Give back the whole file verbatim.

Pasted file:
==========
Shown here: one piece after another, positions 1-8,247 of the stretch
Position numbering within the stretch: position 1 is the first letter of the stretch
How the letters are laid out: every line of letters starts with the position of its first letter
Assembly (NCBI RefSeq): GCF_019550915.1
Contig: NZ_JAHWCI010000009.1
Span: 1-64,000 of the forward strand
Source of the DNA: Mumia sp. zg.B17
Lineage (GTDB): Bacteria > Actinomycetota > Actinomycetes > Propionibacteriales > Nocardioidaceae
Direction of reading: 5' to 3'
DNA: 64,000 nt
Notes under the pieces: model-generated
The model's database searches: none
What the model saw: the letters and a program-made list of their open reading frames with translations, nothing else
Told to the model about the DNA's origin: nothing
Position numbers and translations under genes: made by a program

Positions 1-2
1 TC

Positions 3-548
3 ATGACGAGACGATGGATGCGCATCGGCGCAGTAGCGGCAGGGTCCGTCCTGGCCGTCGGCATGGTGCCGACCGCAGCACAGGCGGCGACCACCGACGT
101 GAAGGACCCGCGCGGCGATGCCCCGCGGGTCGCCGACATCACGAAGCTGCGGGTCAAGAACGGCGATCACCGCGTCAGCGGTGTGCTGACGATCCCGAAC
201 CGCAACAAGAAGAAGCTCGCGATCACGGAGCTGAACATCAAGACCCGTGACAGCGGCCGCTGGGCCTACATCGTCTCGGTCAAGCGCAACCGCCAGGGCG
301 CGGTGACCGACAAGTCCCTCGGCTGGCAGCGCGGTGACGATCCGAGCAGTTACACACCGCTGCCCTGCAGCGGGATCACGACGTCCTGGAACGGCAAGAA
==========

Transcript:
Shown here: one piece after another, positions 1-8,247 of the stretch
Position numbering within the stretch: position 1 is the first letter of the stretch
How the letters are laid out: every line of letters starts with the position of its first letter
Assembly (NCBI RefSeq): GCF_019550915.1
Contig: NZ_JAHWCI010000009.1
Span: 1-64,000 of the forward strand
Source of the DNA: Mumia sp. zg.B17
Lineage (GTDB): Bacteria > Actinomycetota > Actinomycetes > Propionibacteriales > Nocardioidaceae
Direction of reading: 5' to 3'
DNA: 64,000 nt
Notes under the pieces: model-generated
The model's database searches: none
What the model saw: the letters and a program-made list of their open reading frames with translations, nothing else
Told to the model about the DNA's origin: nothing
Position numbers and translations under genes: made by a program

Positions 1-2
1 TC

Positions 3-548
3 ATGACGAGACGATGGATGCGCATCGGCGCAGTAGCGGCAGGGTCCGTCCTGGCCGTCGGCATGGTGCCGACCGCAGCACAGGCGGCGACCACCGACGT
101 GAAGGACCCGCGCGGCGATGCCCCGCGGGTCGCCGACATCACGAAGCTGCGGGTCAAGAACGGCGATCACCGCGTCAGCGGTGTGCTGACGATCCCGAAC
201 CGCAACAAGAAGAAGCTCGCGATCACGGAGCTGAACATCAAGACCCGTGACAGCGGCCGCTGGGCCTACATCGTCTCGGTCAAGCGCAACCGCCAGGGCG
301 CGGTGACCGACAAGTCCCTCGGCTGGCAGCGCGGTGACGATCCGAGCAGTTACACACCGCTGCCCTGCAGCGGGATCACGACGTCCTGGAACGGCAAGAA